Take Action to Help Mixed Status Immigrant Families Keep their Homes
On May 10, 2019, the U.S. Department of Housing and Urban Development (HUD) published a proposed rule that would prohibit mixed status families from living in public housing and other HUD assisted housing. Mixed status families are households that include both members who are eligible and ineligible for housing assistance based on their immigration status.
This is yet another attack by the Trump administration to instill fear and uncertainty among immigrants throughout the country. We must work together to counter creation of this oppressive environment by making our voices heard that immigrants are welcome in our nation.
HUD's proposed rule will force families of mixed immigration status to break up to receive housing assistance, to forego the assistance altogether, or face eviction from their homes.
Help us try to stop the proposed rule by telling the Department of Housing and Urban Development you oppose this harmful and cruel proposal that could lead to the eviction of over 100,000 people, including 55,000 children, from HUD assisted housing.
Comments are due by July 9, 2019.
Please personalize your comments. We encourage you to use one or more of the points for specific populations or issues below. Your comment will be directly submitted to regulations.gov.
Additional background resources are available from our national partners on the Keep Families Together Campaign, the National Low Income Housing Coalition and the National Housing Law Project, by clicking here.
Fair Housing Advocates
Adoption of HUD’s proposed rule directly violates the agency’s statutory obligation to affirmatively further fair housing. The federal Fair Housing Act (FHA) mandates that the HUD Secretary shall “administer the programs and activities relating to housing and urban development in a manner affirmatively to further the policies of” the FHA. In its 2015 regulation, HUD defined “Affirmatively further fair housing” to mean “taking meaningful actions, in addition to combating discrimination, that overcome patterns of segregation and foster inclusive communities free from barriers that restrict access to opportunity based on protected characteristics.” The affirmatively furthering fair housing obligation also includes “fostering and maintaining compliance with civil rights and fair housing laws.”
In 2010, based on U.S. Census data, the Chicago region had the 5th highest combined racial and economic segregation and the 9th highest Latino-white segregation in the nation.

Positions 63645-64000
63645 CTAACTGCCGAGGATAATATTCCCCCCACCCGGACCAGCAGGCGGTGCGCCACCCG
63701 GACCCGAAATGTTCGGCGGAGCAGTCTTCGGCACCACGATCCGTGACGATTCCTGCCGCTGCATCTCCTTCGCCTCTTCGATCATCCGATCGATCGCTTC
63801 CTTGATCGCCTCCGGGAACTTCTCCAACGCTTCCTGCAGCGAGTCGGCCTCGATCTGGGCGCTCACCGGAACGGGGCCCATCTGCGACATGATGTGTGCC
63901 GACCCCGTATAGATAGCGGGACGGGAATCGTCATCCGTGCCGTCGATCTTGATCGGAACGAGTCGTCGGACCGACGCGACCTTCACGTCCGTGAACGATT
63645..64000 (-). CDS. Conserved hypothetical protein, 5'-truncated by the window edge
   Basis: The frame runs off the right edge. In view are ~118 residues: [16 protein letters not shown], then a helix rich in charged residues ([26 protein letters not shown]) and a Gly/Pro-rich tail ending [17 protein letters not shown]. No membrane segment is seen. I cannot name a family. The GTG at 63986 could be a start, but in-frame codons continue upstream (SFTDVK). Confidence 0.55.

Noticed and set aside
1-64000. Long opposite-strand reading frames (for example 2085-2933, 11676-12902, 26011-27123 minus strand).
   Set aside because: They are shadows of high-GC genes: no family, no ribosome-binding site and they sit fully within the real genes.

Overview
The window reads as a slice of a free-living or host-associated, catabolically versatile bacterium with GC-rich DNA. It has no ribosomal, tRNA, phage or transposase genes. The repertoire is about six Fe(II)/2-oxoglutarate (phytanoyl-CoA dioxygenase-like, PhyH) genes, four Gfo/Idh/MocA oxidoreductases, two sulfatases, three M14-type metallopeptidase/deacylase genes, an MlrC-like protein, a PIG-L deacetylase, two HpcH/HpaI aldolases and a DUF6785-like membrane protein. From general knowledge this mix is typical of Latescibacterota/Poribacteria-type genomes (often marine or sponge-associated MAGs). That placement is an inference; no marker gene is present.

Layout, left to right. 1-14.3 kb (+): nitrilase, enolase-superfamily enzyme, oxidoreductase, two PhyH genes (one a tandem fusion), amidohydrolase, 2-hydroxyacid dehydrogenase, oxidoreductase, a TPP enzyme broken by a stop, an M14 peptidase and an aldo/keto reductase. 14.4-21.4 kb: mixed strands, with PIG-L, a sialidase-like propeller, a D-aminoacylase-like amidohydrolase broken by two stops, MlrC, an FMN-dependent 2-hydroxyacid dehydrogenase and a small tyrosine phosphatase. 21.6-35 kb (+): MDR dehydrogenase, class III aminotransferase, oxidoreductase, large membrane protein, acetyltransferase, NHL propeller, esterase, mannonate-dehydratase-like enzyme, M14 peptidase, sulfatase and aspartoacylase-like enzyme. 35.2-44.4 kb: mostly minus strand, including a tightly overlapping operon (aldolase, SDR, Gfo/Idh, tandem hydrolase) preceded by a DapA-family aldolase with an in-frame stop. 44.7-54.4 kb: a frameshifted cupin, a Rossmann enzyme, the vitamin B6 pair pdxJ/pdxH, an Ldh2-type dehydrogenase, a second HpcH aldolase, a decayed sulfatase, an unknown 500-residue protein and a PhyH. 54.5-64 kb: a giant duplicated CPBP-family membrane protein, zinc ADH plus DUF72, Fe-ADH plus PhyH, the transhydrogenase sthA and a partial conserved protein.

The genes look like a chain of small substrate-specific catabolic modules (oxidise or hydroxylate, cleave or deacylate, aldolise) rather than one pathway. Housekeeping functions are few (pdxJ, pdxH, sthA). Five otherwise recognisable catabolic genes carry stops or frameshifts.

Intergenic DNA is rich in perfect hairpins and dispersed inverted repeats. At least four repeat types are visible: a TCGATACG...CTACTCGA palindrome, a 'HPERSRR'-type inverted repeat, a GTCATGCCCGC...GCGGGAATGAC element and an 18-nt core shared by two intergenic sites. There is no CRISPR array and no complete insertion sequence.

The proposed rule does nothing to advance fair housing aims, or compliance with other civil rights laws. Instead, it seeks to do the exact opposite by denying housing opportunities to thousands of immigrant families, using eligible immigration status as a pretext for discriminating against individuals based on their race and national origin. Furthermore, according to HUD’s own analysis, 70 percent of the households negatively impacted by this proposed rule are families with eligible children. Since minor children comprise the vast majority of eligible occupants of mixed status households, the proposed rule would also have a disproportionate and devastating impact on families with children. This clearly discriminatory policy is wholly inconsistent with HUD’s obligation to combat housing discrimination and segregation.
Homeless Service Providers
The proposed rule is in direct conflict with federal policy priorities of ending homelessness and federal mandates for states to provide certain assistance and programs to everyone. For example, the U.S. Interagency Council on Homelessness (USICH) has prioritized ending and preventing homelessness among families with children, regardless of immigration status. The proposed rule directly contradicts this policy goal by erecting additional barriers to housing access. Furthermore, the rule is in conflict with the National Affordable Housing Act’s edict to ensure that “every American family be able to afford a decent home in a suitable environment.”
People who lose their housing due to the proposed rule will have a very challenging time time finding housing they can afford. In Illinois, there are just 35 affordable and available rental homes for every 100 extremely low-income renter households. Moreover, seventy-two percent of extremely low-income renter households are severely housing cost-burdened, spending more than half of their income on housing, with little left over for other basic necessities. This puts them on the brink, just one financial setback away from eviction and homelessness.